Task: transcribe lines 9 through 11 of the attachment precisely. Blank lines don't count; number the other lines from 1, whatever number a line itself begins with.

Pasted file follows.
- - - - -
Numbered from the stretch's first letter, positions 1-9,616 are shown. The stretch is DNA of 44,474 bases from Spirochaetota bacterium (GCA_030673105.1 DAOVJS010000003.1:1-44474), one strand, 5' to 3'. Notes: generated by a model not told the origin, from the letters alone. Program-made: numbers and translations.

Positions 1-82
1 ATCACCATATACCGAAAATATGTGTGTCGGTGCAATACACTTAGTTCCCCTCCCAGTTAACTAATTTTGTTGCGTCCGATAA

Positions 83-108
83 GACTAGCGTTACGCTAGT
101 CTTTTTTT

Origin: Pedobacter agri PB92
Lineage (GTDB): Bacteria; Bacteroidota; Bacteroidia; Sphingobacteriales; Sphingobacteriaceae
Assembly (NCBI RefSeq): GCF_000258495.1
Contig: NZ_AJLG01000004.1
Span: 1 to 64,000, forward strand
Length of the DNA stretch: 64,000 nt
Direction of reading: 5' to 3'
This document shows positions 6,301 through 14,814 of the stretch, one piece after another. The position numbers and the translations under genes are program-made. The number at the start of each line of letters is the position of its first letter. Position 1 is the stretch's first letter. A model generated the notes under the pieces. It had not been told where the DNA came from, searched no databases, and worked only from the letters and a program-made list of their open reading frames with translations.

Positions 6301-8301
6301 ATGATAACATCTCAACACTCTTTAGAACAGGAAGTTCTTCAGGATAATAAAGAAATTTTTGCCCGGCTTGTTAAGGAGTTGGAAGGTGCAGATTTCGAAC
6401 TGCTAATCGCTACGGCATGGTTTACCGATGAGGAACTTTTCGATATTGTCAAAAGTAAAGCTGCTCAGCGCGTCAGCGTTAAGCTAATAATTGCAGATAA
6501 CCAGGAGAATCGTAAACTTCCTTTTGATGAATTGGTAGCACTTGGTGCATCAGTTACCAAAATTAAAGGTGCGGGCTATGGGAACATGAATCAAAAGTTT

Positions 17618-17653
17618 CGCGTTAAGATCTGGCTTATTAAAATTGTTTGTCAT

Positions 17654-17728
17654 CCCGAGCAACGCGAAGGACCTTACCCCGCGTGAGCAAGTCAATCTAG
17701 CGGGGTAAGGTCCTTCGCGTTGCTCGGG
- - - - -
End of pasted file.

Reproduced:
Assembly (NCBI RefSeq): GCF_000258495.1
Contig: NZ_AJLG01000004.1
Span: 1 to 64,000, forward strand